“I was recording a young band from Masterton,”” Warren recollects. “I was having a conversation with their dad [who happened to be Carl Schdroski]. We realised Masterton needed a live music venue, and he owned a building that was vacant.”

Warren checked it out and saw all the aesthetics and potential for a great live music venue. Handling the bookings with partner Ange, he’s built it up from the ground.

“We get emails from overseas saying, ‘Hey, we are touring, can we come play?’ There are local promoters around as well now. It’s on the circuit.”

As enthusiastic as he is, Warren measures his considerable energy with caution. It might be satisfying to bring live music to a provincial town, but it is hard work.

“It’s really tough getting bums off couches and into venues,” he admits. “Just educating people that $15-20 is not a lot to see a band or artist who has worked their arse off is a challenge… We’re stubborn, ignorant and stupid, but I think you have to take those risks.””

His key takeout from the experience is the extent to which musicians are in the hands of their own dealing.

“It’s really important to keep up the quality and integrity of your performance and songs. I think that is where we built most of our fans as Trinity Roots in the first place. We’ve never pulled huge numbers to shows. We’re not really about that. But if you can secure the ones who are genuinely about what you’re about, you’ll be alright.””

Over the last three years, Trinity have been quietly working towards the band’s forthcoming third album – which will arrive five years after its predecessor ‘Home, Land and Sea’. Advance notice of it came with the release of first single Haiku in spring 2014, a sublime piece of work that had the Trinity Roots’ stamp of quality all over it.

The genesis of ‘Citizen’ began about a year after their first reunion shows in 2010.

“We realised we were just playing the old material,”” Warren admits. “That’s great, but I think our fans were quite keen to hear if we had anything new to say. We were keen to find out as well.””

With Jean Yern (nee Pompey) sitting in the drummer’s chair at the time, they started writing and recording demos at Warren’s Featherstone Studios, just over the Rimutaka Hill from Upper Hutt.

Two weeks into recording, they woke up one day to learn that Jean had moved to Melbourne without telling them.

“Classic sis aye,”” Warren laughs. “She’d met a new love and she was gone. Me and Rio were like, ‘Oh shit! Now what?’””

The solution came in the form of Ben Lemi, a talented drummer, multi-instrumentalist and producer Warren and Rio were well familiar with from around the local scene. Actually, close to a decade and a half earlier, Ben had been a student of Warren’s when he was teaching a foundation jazz course in Wellington.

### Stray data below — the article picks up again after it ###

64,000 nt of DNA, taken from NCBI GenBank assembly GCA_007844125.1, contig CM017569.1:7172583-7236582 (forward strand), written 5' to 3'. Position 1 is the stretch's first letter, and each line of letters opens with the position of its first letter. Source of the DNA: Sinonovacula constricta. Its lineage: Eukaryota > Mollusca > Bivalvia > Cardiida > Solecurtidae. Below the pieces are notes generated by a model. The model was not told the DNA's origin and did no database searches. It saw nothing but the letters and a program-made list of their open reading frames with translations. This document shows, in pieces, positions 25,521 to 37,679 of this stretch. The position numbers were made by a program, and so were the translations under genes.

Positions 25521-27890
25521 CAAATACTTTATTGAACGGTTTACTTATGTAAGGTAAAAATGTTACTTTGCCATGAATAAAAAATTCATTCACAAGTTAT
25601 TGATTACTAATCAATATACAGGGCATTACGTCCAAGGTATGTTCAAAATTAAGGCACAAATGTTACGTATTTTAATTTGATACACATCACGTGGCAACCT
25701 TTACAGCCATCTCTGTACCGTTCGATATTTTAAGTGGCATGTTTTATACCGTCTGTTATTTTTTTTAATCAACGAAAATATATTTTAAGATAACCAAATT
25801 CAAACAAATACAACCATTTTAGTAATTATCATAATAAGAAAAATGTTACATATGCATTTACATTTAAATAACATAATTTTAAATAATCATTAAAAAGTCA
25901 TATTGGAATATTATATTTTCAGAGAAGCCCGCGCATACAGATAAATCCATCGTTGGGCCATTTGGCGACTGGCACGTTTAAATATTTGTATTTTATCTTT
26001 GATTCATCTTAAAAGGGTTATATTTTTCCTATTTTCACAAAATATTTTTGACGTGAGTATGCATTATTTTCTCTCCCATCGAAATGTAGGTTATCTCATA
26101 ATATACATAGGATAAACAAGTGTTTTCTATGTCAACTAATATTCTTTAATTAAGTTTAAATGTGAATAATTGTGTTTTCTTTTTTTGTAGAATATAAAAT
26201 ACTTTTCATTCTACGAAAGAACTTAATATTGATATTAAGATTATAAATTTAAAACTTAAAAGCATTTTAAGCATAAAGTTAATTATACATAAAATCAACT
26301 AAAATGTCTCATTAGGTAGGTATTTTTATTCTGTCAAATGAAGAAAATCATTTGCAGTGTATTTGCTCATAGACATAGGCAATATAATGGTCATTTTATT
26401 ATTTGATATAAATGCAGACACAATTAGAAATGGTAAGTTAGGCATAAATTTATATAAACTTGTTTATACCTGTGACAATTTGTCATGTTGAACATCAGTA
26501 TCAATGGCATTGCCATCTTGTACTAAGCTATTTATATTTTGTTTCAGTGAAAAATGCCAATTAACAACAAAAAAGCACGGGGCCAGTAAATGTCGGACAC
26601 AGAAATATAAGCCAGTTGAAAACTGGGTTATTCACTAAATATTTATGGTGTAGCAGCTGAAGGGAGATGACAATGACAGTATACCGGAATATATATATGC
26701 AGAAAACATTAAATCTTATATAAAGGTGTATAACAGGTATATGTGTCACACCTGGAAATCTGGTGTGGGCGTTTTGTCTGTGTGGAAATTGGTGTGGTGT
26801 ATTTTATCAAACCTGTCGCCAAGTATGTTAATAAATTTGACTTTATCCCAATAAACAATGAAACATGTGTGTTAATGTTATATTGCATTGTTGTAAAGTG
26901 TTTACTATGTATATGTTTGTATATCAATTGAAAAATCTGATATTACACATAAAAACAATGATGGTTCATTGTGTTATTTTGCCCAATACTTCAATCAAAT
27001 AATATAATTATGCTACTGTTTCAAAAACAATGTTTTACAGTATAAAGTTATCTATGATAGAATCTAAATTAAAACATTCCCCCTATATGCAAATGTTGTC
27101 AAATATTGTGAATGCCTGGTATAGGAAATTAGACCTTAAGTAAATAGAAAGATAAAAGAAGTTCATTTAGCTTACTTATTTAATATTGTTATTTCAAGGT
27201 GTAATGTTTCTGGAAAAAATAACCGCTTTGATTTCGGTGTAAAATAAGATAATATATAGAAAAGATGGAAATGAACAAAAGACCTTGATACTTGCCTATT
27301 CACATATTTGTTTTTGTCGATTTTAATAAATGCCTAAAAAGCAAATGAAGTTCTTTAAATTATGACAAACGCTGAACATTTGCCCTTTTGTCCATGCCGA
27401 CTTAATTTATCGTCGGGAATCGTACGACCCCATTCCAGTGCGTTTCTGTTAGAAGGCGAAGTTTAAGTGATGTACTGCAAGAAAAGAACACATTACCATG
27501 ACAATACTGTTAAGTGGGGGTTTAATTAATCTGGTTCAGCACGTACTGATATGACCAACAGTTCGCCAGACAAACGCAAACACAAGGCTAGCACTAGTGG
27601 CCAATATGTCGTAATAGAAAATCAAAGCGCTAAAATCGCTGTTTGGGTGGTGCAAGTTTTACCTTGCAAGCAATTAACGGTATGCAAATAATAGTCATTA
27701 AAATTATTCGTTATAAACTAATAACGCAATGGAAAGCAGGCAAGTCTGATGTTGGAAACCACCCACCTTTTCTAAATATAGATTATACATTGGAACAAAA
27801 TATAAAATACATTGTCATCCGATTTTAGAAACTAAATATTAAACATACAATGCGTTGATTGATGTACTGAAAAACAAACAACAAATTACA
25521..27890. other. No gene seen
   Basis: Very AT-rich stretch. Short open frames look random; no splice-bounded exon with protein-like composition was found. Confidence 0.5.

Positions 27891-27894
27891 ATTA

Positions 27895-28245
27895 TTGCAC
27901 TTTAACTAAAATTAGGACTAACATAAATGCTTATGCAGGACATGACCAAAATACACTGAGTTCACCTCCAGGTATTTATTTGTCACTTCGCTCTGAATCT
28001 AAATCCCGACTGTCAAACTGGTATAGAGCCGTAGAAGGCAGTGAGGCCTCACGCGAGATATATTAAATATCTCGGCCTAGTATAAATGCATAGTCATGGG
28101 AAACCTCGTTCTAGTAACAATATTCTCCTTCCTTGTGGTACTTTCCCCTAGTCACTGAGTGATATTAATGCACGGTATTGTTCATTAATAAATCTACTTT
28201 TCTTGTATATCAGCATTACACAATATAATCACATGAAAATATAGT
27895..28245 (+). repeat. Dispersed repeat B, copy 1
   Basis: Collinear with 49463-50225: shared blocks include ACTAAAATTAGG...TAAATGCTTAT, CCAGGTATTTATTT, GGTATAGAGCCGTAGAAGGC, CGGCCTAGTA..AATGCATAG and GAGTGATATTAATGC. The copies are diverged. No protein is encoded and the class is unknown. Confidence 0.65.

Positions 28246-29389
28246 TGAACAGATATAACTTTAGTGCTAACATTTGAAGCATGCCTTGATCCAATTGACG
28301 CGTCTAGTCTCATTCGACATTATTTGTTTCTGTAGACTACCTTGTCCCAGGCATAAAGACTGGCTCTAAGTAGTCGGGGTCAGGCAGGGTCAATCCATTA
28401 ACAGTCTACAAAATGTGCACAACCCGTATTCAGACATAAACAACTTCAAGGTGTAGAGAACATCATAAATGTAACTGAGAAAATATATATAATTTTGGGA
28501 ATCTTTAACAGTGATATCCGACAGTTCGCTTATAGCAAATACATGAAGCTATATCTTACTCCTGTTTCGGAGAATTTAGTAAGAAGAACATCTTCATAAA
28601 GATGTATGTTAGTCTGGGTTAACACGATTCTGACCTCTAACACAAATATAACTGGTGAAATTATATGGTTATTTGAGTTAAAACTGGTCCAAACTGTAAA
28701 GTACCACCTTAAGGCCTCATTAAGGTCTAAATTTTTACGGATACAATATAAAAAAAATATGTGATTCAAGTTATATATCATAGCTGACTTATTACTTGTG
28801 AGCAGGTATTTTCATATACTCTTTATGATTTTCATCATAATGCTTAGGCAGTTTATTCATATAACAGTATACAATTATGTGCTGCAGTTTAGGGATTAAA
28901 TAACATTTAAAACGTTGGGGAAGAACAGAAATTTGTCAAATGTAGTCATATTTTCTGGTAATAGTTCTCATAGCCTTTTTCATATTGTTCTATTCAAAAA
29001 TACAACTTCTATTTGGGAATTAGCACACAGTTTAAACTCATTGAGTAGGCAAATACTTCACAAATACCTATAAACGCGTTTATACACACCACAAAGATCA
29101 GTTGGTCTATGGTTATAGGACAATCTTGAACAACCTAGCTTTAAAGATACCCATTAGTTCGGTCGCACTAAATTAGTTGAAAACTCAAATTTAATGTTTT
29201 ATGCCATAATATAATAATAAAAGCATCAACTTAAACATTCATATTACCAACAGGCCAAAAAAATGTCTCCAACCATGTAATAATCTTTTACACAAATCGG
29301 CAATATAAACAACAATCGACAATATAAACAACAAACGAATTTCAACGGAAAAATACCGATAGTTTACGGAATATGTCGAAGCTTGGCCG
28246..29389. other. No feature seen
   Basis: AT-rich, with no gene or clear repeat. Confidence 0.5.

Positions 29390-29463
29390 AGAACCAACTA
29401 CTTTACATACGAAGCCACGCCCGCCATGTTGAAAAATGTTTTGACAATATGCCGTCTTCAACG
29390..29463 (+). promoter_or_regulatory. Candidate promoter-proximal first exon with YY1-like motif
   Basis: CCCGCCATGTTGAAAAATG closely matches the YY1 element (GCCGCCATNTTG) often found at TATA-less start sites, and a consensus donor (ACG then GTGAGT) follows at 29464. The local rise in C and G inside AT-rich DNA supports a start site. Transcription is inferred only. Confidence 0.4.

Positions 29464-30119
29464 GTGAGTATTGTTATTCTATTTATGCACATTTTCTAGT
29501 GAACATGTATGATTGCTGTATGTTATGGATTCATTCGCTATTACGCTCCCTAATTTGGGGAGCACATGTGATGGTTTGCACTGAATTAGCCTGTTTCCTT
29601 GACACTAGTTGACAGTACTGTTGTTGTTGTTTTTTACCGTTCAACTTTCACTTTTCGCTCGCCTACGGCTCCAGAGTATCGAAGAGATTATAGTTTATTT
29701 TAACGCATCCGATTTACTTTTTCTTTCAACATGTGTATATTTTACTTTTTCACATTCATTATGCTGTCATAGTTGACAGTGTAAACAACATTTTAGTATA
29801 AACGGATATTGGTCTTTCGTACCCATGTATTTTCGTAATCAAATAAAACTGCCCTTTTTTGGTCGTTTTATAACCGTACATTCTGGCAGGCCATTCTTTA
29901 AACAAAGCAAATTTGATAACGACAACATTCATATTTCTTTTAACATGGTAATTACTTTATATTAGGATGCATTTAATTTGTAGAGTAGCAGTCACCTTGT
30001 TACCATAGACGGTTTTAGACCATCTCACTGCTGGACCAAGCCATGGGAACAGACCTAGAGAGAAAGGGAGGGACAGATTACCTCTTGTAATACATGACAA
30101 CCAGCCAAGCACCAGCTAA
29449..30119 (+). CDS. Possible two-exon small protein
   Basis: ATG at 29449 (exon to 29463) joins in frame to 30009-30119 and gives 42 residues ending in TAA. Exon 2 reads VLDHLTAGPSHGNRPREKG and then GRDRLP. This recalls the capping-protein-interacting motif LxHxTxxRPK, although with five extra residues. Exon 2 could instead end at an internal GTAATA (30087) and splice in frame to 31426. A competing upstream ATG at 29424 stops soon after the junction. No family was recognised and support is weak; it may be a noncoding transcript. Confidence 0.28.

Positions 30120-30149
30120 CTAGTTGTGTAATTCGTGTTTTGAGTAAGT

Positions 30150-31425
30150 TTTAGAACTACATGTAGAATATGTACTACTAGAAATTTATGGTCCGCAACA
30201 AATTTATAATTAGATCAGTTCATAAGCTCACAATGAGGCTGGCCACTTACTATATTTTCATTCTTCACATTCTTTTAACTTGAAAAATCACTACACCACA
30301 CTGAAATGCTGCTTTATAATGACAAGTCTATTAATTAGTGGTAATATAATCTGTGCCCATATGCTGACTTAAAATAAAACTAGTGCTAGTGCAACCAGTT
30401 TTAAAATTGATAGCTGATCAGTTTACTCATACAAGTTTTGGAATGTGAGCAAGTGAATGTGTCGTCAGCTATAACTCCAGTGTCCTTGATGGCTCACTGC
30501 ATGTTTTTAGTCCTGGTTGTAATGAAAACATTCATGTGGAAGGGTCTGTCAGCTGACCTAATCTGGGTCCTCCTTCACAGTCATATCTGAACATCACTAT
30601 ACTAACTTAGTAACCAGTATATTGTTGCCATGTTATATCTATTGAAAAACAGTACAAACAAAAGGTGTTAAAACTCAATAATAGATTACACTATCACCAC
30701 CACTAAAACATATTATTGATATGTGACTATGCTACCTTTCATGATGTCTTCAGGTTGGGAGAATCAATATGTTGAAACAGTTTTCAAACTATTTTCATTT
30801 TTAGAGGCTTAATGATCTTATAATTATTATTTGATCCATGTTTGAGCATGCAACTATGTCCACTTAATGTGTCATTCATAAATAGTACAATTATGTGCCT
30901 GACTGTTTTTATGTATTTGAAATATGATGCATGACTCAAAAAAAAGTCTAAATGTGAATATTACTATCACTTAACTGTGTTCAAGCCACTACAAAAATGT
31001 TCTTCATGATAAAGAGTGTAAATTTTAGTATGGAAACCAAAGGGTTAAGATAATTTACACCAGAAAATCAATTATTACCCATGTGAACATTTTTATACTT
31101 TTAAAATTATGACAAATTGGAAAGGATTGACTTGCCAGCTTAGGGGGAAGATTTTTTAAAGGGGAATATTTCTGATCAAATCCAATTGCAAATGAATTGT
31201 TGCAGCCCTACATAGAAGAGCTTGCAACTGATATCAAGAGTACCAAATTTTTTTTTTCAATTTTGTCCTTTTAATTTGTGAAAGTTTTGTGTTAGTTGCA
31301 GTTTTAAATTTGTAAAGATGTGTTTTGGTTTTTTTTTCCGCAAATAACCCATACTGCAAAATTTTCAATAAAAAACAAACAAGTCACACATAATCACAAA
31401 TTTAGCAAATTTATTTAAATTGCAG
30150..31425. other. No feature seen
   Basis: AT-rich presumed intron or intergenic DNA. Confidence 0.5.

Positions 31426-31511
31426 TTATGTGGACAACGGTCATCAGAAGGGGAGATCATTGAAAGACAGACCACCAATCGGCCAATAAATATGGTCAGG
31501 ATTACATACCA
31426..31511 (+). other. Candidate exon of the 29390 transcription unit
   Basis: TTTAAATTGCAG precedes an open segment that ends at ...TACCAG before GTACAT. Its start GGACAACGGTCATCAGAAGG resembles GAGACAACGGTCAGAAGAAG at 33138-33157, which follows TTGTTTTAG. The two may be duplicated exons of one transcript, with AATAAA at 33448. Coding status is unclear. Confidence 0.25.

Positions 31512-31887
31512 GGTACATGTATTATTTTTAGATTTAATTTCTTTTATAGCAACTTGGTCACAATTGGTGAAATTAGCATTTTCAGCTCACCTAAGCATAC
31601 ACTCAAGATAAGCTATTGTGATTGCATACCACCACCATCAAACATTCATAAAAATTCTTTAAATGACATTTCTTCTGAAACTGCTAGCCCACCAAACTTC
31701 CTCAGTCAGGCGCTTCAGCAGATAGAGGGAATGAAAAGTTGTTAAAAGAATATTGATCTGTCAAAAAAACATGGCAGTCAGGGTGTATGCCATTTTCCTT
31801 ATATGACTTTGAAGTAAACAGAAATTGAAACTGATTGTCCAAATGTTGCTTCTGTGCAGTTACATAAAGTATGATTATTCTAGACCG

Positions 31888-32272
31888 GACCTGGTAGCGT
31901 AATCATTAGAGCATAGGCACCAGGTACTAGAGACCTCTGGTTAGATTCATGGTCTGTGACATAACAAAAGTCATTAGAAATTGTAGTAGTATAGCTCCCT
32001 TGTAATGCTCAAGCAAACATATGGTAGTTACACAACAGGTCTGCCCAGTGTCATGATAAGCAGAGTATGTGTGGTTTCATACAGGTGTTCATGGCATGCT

“I remember a very quiet and gifted young man,” Warren says. “Who was covered in ladies right?””

“No!”” Ben chimes in with a cheeky grin.

Warren chuckles back. “Foundation is interesting,” he continues. “All these different strangers from around the country get together and start learning this language called ‘jazz’.””

In the years following, when Ben was playing with the likes of Hikoikoi Reserve, Urbantramper and French For Rabbits, Warren says he got to really see him for who he was musically.

“I chatted with Rio about getting Ben in, and it made sense – I’d noticed his spices.””

Together, the three painstakingly carved out ‘Citizen’, testing songs out live along the way. Retaining the heavy rock motifs, soulful group vocal harmonies, psychedelic flourishes, and occasional reggae rhythms of the almost legendary band’s past work, the album sees them drawing substantial inspiration from modern folk music. Warren cites Thomas Dybdahl, Iron and Wine, and Bon Iver as key inspirations.

“In the recent decade I’ve been loving those vocalists. We referenced the odd Bon Iver track during recording. His production is amazing, there is such an ethereal nature to it, it’s human.””

Using an anatomical analogy to describe the process, they built the bones and muscle tissue of the record at Warren’s studio, then moved down to Surgery Studios in Newtown to work with guest players and vocalists, before mixing.

“As those guests came in, and we began mixing, the spirit just arrived in the songs,”” Warren enthuses.

The three began with a rich mixture of guitars, drums, percussion, strings, brass and keyboards. From there vocalists and instrumentalists; Tami Nielson, Ed Zuccollo, James Illingworth, Lisa Tomlins, Vanessa Stacey, Holly Beals, and Ria Hall (and others) helped expand their sound world substantially.

“We let the music tell us what should come next,”” continues Warren. “If Ben heard a cello over something we’d put it on there. But that only happened because we built it right. I spend a lot of time on bone work. Ben will come in and add little colours and details. The word that comes to mind is ‘beauty’.””

There is plenty of that word’s meaning on display throughout ‘Citizen’, especially in some of the guest-assisted vocal performances.

“We always tried to attempt harmonies. The vocal harmony has always been a big part of Trinity, I feel like it is essential to our makeup. On Bully, Clarity and the 11-minute Citizen they expand on this through the support of Holly Beals, Lisa Tomlins and Vanessa Stacey.

“When we needed angelic sounds, we called on Holly,” Ben grins. “She has that real crystalline tone. It’s pure.”

On Village Man and Bully, Warren hands over some verse duties to Tami Nielson and Ria Hall respectively.

“Tami has some mean gospel country pipes,”” compliments Ben. “When you hear that, you go, ‘That’s a different sound!’”

“For Bully we had the idea of the verses being in the old Maori waiata koroua chant style,”” Warren continues. “We had Ria Hall come in with a kapa haka group. She just took charge. When I listen to that song the hairs on my back stand up.””

While they’ve been back together as a band for close to four years, ‘Citizen’ marks their first new material since reformation.

“After our break, I felt like we had unfinished business,”” Warren finishes. “Even though we are releasing this new album, I still feel like we have something to do. What that is, I don’t know. It might not even be related to the music, but you only live once.””